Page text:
So let’s pretend that you’re me (YOU call the medical insurance people :-\) I consider myself intelligent enough, but I’m not a person with credentials attesting to that. I am not a PhD in anything. By the time I finished my masters degree many years ago, it was clear that colleges were no longer creating tenured positions for people like me. I did the math on what I could earn as an adjunct in NYC and even if I went full-time, it was less than I could make word-processing at a legal service bureau (‘less’ by a couple dozen grand a year, as it turned out). I don’t have the academic credentials to write about climate collapse or runaway global warming. I am not a pedigreed credentialed expert on much of anything. I am a research junkie. I am a storyteller. I read a lot. I occasionally do activism. So… Back to the premise:
What does someone like me do when confronted with near-incontrovertible facts about the certainty of human beings not being able to survive on a planet that has been our only home?
I try to write a play about it dammit!
I am a playwright and (apparently) a screenwriter, and I also perform in one-person shows. I have always been interested in science and politics and war, and when I sit down to write one of my one-person plays I do an extensive amount of research. I spent a year or so researching Monsanto and ‘Frankenfood’ in preparation for writing A GOOD DAY 2 PIE, my play about a 1998 anarchist pie-attack on their CEO. ON THE GRID was based on analysis of the UN’s attempt to get all countries to be money-based–to do away with barter economies and throw poor people in developing countries under the bus. And the play I wrote for the Occupy Wall Street movement, HOW TO STOP THE EMPIRE WHILE KEEPING YOUR DAY JOB, was the result of interviews and discussions I’d had with numerous people who’d done prison time for non-violent direct action. This is what they thought might solve the problems they had fought. I also borrowed a bit from a certain Saul Alinsky.
As a result of research that showed a distressing trend of humans toward their own demise, I decided I should write a play about it. So, about three years after I first embraced the idea of ‘Doomer Porn‘, I have written a play about the subject of near term human extinction. PLANET HOSPICE is a lecture on extinction given by an environmental biology scientist (a fictional chap named Dr. James Light) who’s been cashiered from his cozy university job because his lectures upset his students. He has been wrestling with the question of what people should do if in fact we’re on the way to eternity’s trash compactor–if in fact there will be no history after us because no one will be around to write it or read it. Dr. Light has given up on presenting his thesis in a scientific setting–people have found his message far too disturbing to even show up at his lectures. And so he now presents his case while dressed in clown garb–a mixture of Bozo and the Death Figure from Seventh Seal. And as a clown, he makes jokes. He makes balloon animals. He plays with puppets. He has a slide whistle, which he uses for punctuation. He tells jokes about death and eternity and the Kardashians. Anything to move the story along. And the story is bleak– Absent a miracle or three, we’re out of habitat for humans in as little as 15 years (less if we become unlucky in our dealings with nuclear weapons or we crash our economy to the point where everything goes off the rails).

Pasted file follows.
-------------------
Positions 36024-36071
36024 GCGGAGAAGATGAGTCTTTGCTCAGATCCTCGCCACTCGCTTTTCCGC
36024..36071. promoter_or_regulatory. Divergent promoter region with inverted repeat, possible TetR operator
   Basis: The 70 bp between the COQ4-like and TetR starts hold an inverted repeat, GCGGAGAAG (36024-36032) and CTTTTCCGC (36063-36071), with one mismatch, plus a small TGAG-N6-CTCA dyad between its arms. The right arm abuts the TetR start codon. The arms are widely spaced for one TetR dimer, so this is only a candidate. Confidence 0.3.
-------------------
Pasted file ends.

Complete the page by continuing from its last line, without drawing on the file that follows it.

The narrative of Planet Hospice is based on the work (both peer-reviewed and personal) of Dr. Guy McPherson, Dr. Michael Mann, Dr. Carolyn Baker, the late Michael C Ruppert and others It is not just about the science of extinction–it is also about the emotional impact of coming to an understanding about how little time we have on the planet. We never had very much time on the planet individually, but it is quite disturbing to look into the abyss and realize that as a species, we may be listening to the fat lady sing. But many of us do want to know if in fact there’s limited time left. And the question is about how we act when we know the short clock is ticking–do we fight over the table scraps of civilization, or do we live to our limits as if we’ve been placed in hospice?
So–Funny thing… People haven’t been lining up to produce it…
I’ve written a play that lays out a depressing subject and (I think) lays it out pretty well. I can travel. I can perform on the road. I don’t need a live polar bear for the show. It’s a one-person work, and (like most of my other one-person works), it can be done in non-theater settings. There are parts of it that are funny. I think my friends who’ve read it have been profoundly moved by it (I’ll ask them as soon as they’re off suicide watch). But if you want to start a serious discussion about our plight, take a read or schedule me in. And if you live somewhere far, far away, I will encourage you to find an actor or a reader and put it on. I’m reachable by phone.
And always remember… I am the simple artist. I could be wrong.
Have a great turkey day.